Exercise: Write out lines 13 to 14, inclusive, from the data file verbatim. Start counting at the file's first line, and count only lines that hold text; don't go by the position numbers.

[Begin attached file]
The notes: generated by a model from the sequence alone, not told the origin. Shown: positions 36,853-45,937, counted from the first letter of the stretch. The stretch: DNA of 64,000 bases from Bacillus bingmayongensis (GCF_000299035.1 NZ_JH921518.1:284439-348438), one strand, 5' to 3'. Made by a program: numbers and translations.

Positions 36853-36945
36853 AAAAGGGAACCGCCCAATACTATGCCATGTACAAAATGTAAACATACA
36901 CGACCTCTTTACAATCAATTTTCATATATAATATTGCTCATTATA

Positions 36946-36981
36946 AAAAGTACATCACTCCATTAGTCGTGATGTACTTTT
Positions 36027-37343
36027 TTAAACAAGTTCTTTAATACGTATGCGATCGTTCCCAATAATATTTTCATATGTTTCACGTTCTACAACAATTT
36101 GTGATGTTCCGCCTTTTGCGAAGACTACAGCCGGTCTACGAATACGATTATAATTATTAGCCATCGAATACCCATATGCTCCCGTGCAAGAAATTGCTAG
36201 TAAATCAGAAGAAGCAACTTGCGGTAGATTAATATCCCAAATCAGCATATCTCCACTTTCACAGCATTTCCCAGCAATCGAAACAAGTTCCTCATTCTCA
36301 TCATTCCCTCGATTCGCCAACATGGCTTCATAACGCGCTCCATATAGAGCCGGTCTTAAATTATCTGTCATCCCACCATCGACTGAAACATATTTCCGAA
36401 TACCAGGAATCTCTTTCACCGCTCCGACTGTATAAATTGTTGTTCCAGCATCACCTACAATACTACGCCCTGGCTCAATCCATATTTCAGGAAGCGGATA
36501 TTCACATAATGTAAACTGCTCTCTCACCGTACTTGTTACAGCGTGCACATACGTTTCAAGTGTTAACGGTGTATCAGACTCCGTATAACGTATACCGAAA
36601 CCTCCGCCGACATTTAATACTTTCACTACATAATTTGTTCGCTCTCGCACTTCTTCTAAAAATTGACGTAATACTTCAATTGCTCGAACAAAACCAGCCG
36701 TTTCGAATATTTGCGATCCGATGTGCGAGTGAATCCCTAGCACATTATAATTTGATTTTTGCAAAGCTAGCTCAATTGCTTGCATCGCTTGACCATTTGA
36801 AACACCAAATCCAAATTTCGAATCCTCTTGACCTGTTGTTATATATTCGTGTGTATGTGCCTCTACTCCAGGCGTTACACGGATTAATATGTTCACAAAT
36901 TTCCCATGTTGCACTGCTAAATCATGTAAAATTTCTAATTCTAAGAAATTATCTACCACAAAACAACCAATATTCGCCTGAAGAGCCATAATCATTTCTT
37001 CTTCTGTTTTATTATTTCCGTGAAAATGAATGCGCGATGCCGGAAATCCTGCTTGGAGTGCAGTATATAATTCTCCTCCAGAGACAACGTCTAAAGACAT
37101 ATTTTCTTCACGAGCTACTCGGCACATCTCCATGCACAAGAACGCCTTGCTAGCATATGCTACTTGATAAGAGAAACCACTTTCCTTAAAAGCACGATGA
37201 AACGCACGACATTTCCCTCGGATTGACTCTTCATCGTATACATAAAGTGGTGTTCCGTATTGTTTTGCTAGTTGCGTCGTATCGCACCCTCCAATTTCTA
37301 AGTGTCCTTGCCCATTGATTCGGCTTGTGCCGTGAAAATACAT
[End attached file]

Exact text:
36501 TTCACATAATGTAAACTGCTCTCTCACCGTACTTGTTACAGCGTGCACATACGTTTCAAGTGTTAACGGTGTATCAGACTCCGTATAACGTATACCGAAA
36601 CCTCCGCCGACATTTAATACTTTCACTACATAATTTGTTCGCTCTCGCACTTCTTCTAAAAATTGACGTAATACTTCAATTGCTCGAACAAAACCAGCCG